We're poorer for Hawke's death: Paul Keating

Bob Hawke and Paul Keating on the front steps of Parliament House in 1987. Picture: David James Bartho
Bob Hawke and Paul Keating on the front steps of Parliament House in 1987. Picture: David James Bartho

Canberra Labor's Katy Gallagher and Andrew Barr have led emotional tributes to Labor legend Bob Hawke.

Mr Hawke died aged 89 at his Sydney home on Thursday, his wife Blanche d'Alpuget confirmed.

Chief Minister Andrew Barr said Mr Hawke would be forever remembered as one of the nation's greatest leaders.

"Tears will be shed across the nation for Bob Hawke," Mr Barr said said.

"I am crying as I write this statement. Together with Paul Keating, he built modern Australia. Hawke and Keating reshaped the Australian economy and set our country up for nearly three decades of continuous economic growth.

"Beyond his numerous economic achievements, Bob paved the way for many significant social reforms in our country.

"His enduring legacy is Medicare and our world leading public health system."

Mr Barr said Mr Hawke was a great advocate for Canberra and did much to support the city's growth and prosperity.

He noted Mr Hawke's key role in granting the ACT self-government in 1988.

ACT Labor Senate candidate and former Chief Minister Katy Gallagher said Mr Hawke was a Labor hero.

"Bob Hawke was prime minister when I joined the Labor Party," she said.

"It was his government that inspired and showed me that what happens in politics matters and can help to shape the nation.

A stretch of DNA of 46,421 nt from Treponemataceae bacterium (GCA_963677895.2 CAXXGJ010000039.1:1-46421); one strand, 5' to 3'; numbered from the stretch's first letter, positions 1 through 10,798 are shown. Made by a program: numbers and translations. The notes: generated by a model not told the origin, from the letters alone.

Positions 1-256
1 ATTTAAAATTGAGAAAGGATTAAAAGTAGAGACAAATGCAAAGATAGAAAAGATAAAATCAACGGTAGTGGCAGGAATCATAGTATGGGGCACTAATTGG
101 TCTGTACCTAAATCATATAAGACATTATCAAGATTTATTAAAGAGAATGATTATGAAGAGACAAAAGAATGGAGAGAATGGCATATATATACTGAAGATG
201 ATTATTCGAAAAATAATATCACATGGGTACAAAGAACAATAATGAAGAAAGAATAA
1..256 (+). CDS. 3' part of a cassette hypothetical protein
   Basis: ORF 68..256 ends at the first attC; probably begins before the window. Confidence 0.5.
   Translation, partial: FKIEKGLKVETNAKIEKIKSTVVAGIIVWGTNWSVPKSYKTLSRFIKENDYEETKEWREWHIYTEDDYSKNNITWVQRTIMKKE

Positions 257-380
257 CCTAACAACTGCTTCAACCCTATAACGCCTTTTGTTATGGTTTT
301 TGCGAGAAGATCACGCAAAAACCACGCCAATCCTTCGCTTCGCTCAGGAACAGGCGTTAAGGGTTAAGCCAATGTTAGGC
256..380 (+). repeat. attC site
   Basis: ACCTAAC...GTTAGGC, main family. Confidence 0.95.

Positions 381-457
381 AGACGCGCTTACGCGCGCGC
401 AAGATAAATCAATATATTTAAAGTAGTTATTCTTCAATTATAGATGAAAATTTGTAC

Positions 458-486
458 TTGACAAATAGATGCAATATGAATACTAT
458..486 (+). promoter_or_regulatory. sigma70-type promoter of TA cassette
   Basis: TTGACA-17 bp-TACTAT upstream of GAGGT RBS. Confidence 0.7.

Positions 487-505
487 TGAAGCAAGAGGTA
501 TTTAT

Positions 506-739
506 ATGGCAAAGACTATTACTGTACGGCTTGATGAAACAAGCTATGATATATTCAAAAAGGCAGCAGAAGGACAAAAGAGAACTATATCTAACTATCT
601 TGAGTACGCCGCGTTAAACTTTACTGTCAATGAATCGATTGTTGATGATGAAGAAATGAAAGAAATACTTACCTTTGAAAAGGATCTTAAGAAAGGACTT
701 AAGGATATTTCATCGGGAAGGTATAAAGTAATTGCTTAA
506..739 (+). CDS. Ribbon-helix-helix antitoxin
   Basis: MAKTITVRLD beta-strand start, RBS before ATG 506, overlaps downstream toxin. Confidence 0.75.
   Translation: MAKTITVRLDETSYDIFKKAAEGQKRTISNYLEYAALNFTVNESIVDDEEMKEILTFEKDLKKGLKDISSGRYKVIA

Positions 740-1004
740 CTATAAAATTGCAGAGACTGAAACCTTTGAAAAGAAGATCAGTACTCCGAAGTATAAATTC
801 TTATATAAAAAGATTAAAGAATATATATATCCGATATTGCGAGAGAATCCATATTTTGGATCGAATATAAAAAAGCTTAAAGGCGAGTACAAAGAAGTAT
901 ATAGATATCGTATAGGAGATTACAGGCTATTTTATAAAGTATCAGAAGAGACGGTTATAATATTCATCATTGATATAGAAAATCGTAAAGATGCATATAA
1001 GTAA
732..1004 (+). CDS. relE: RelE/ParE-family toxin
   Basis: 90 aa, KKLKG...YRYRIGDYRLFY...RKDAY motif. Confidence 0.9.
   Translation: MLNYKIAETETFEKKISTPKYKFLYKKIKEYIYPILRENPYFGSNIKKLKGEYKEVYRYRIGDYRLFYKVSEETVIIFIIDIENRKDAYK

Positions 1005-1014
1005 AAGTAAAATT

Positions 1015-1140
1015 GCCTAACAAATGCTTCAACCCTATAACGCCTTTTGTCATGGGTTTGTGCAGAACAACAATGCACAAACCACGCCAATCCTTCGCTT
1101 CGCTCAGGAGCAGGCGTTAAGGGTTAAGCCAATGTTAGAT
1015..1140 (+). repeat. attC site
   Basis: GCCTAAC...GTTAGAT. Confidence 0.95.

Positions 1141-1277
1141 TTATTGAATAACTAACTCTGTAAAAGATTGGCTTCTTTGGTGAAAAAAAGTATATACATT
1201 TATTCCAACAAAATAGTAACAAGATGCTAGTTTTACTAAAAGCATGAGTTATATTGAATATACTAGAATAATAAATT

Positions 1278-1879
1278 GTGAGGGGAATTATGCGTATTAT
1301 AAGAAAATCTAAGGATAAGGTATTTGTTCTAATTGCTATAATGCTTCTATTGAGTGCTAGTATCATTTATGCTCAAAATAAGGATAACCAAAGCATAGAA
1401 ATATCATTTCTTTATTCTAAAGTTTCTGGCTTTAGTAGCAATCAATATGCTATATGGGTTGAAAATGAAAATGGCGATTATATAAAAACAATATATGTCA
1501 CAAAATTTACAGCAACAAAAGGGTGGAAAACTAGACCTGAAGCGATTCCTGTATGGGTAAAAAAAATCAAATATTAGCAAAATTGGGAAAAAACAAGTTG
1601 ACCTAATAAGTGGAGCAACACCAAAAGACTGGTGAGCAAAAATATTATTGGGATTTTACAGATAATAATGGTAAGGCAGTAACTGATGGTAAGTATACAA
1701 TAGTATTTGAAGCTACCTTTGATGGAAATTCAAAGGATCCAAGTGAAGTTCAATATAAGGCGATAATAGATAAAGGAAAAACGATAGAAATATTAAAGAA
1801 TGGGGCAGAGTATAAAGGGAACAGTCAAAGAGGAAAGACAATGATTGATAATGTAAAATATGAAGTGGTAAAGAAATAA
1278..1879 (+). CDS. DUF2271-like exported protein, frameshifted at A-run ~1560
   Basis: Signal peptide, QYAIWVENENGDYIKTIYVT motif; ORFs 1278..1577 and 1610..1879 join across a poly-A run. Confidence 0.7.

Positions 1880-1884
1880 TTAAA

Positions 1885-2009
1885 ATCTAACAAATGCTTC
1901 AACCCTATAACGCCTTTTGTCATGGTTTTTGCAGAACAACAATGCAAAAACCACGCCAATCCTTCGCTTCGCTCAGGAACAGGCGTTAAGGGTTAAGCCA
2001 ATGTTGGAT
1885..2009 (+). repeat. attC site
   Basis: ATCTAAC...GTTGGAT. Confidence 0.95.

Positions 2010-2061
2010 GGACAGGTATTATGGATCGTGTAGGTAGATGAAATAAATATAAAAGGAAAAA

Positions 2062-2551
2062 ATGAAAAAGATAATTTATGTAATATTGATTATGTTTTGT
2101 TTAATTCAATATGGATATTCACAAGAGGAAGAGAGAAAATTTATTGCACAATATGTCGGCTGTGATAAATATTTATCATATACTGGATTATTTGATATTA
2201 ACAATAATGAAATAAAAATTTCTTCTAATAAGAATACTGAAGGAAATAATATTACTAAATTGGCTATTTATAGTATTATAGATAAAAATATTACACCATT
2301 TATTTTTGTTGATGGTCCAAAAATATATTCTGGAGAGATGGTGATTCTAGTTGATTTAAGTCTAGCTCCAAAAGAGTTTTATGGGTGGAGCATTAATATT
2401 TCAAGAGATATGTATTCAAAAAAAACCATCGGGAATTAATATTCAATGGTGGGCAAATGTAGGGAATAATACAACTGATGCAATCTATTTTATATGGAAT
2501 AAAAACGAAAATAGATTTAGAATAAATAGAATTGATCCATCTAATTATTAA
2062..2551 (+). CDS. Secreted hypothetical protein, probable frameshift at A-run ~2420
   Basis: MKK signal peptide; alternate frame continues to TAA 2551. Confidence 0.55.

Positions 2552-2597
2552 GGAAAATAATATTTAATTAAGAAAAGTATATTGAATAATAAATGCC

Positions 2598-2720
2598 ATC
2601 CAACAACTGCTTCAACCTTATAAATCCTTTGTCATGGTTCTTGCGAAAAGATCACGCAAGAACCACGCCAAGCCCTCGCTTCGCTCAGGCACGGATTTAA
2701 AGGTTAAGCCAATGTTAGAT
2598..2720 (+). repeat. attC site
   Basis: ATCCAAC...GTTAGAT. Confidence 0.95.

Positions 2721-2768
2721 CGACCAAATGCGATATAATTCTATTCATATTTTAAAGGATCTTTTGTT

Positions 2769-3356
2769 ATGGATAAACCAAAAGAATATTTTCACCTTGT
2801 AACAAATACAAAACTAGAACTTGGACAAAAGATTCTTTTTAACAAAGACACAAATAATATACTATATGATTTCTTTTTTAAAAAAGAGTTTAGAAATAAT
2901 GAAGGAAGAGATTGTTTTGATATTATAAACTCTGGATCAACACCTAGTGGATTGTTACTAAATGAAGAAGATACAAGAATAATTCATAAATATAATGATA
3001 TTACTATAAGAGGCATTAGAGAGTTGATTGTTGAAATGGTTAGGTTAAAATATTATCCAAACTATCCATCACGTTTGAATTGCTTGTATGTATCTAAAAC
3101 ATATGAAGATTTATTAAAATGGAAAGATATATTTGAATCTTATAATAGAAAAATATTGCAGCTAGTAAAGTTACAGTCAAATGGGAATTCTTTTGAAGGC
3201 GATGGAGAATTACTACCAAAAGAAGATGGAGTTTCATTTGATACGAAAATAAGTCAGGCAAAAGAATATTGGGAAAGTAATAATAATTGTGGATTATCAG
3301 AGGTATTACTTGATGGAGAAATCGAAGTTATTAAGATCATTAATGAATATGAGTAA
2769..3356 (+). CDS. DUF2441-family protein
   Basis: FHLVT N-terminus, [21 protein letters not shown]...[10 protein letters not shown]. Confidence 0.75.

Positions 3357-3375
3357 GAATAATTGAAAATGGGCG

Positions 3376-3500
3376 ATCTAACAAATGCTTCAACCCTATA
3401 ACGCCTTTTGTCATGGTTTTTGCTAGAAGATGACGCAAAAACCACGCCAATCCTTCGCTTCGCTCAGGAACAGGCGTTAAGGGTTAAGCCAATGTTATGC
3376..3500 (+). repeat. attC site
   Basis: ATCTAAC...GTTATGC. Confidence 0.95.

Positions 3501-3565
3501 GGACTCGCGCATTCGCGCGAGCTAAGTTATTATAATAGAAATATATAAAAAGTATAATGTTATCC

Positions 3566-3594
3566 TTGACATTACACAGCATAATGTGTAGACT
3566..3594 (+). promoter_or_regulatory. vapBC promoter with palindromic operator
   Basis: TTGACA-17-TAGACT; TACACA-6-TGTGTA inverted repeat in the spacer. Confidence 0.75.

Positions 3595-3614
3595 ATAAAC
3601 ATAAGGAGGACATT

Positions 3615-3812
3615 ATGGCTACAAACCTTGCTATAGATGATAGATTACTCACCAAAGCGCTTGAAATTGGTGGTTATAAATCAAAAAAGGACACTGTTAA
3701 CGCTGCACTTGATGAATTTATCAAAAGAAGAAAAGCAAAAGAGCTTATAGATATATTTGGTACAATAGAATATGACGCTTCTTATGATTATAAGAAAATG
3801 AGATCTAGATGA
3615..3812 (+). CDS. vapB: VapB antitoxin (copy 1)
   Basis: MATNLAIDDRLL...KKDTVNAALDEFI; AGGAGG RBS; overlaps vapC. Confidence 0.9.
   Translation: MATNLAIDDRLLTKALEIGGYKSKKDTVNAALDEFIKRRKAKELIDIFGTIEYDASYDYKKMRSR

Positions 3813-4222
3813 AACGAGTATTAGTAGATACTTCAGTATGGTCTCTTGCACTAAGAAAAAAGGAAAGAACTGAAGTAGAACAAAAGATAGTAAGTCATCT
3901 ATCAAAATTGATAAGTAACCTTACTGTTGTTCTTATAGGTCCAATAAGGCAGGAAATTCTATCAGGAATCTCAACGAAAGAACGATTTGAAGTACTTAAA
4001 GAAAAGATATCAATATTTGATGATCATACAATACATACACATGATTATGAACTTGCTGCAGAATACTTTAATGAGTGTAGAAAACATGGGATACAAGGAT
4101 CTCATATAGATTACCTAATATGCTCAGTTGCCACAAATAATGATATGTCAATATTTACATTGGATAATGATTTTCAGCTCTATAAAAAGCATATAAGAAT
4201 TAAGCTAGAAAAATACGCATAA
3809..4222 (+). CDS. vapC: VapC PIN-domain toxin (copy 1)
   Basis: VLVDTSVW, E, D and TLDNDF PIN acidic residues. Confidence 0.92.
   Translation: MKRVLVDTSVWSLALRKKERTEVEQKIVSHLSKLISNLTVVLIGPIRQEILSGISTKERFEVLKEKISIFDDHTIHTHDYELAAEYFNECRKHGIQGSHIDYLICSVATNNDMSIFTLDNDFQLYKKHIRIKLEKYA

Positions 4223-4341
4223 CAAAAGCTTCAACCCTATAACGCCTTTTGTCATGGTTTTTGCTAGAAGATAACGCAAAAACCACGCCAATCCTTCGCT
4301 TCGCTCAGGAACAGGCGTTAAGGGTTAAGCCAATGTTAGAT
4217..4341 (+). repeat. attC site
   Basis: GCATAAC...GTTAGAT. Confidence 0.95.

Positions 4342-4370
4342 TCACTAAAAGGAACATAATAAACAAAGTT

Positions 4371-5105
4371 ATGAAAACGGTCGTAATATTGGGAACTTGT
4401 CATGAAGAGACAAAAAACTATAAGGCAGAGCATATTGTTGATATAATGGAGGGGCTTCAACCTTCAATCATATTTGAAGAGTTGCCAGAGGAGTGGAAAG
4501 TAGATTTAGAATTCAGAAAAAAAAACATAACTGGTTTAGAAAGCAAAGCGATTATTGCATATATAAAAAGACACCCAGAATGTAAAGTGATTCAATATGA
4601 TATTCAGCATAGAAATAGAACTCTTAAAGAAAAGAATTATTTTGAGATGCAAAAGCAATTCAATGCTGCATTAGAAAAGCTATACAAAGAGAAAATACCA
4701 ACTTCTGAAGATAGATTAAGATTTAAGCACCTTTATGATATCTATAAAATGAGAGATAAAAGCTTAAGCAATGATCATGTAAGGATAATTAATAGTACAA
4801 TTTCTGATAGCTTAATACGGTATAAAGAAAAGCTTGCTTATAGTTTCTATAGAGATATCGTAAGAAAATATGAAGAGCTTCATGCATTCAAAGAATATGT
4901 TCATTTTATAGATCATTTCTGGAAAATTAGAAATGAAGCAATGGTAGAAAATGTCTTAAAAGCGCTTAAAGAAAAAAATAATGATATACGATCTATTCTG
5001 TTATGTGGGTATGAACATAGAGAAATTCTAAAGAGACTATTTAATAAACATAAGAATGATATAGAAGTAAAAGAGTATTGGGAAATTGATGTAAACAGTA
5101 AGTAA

"A reformer, a supporter of equality, the architect of Medicare, he was and will remain a Labor hero.

Hawke and Keating at Labor's campaign launch for the 2019 federal election.

Hawke and Keating at Labor's campaign launch for the 2019 federal election.

"It's a very sad day for all of the true blue believers tonight."

Mr Hawke's successor Paul Keating described the legacy of their partnership as "the monumental foundations of modern Australia".

Together, Mr Hawke and Mr Keating transformed Australia's economy, negotiating an accord with unions to reduce strikes and restrain wages, floating the dollar and deregulating the financial system.

The pair also overhauled the tax system, slashing tariffs and introducing enterprise bargaining.

"With Bob Hawke's passing today, the great partnership I enjoyed with him passes too. A partnership we forged with the Australian people," Mr Keating said.

Unions ACT will on Friday hold a memorial for Bob Hawke, who they described as a "titan of the union movement".

The memorial will start at 5pm at the Unions ACT office - 11 London Circuit, Canberra. All are welcome.

"The entire Canberra union movement mourns the passing of Bob Hawke. Bob was a great Australian leader and prime minister, and as ACTU president he was a hero to working people," Unions ACT secretary Alex White said.

"We want to welcome Canberrans to pay their respects to Bob and his family, and join the entire union family in grieving. He will never be forgotten."

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